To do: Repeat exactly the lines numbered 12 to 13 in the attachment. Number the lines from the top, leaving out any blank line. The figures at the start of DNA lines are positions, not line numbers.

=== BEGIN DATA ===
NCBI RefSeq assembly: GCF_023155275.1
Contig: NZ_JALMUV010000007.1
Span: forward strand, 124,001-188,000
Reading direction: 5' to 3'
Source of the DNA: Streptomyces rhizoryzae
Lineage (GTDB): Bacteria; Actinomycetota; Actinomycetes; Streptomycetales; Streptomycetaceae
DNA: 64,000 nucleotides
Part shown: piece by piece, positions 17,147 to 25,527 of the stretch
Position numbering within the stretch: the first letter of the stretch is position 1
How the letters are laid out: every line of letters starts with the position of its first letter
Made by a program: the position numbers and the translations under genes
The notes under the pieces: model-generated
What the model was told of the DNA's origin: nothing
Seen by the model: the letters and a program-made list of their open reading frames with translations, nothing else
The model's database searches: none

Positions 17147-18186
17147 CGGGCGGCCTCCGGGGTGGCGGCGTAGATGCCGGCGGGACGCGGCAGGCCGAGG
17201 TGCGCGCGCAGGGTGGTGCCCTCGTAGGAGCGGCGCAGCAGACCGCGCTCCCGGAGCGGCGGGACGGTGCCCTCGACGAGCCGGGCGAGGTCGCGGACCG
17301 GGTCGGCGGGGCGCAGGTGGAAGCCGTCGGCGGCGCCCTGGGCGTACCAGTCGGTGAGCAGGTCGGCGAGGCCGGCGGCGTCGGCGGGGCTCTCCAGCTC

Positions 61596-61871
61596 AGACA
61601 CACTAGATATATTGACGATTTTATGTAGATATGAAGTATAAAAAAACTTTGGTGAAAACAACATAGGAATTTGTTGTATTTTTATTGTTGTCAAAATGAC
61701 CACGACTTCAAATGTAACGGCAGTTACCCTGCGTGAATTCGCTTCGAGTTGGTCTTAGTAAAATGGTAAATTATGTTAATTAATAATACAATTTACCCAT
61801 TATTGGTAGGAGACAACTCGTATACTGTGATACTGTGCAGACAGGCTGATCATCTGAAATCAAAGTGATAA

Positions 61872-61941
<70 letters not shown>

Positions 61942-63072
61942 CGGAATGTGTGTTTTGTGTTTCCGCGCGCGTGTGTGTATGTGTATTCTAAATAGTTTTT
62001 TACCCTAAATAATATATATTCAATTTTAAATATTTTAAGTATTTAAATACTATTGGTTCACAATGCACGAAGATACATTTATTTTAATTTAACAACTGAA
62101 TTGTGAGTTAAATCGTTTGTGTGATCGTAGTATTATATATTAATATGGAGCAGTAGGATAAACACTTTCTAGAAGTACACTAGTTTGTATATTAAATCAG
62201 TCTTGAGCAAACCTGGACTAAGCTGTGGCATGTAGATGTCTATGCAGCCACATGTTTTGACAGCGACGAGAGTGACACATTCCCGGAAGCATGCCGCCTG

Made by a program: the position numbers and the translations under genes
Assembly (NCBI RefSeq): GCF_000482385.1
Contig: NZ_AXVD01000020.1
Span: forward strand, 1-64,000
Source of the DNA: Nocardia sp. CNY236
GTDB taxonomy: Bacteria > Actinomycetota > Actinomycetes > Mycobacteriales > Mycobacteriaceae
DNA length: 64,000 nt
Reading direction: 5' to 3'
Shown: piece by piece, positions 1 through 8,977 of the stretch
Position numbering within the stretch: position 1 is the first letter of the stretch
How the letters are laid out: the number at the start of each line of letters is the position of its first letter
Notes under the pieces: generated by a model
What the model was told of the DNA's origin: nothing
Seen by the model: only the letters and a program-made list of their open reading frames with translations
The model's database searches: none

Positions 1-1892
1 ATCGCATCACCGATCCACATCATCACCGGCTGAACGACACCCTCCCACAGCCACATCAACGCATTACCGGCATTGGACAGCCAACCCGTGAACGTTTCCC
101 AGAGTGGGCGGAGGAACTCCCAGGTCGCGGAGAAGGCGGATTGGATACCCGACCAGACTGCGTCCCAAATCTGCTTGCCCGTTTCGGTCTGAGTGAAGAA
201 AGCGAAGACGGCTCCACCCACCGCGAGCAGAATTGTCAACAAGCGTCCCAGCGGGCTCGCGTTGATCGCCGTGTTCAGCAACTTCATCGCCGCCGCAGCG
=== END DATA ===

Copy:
The notes under the pieces: model-generated
What the model was told of the DNA's origin: nothing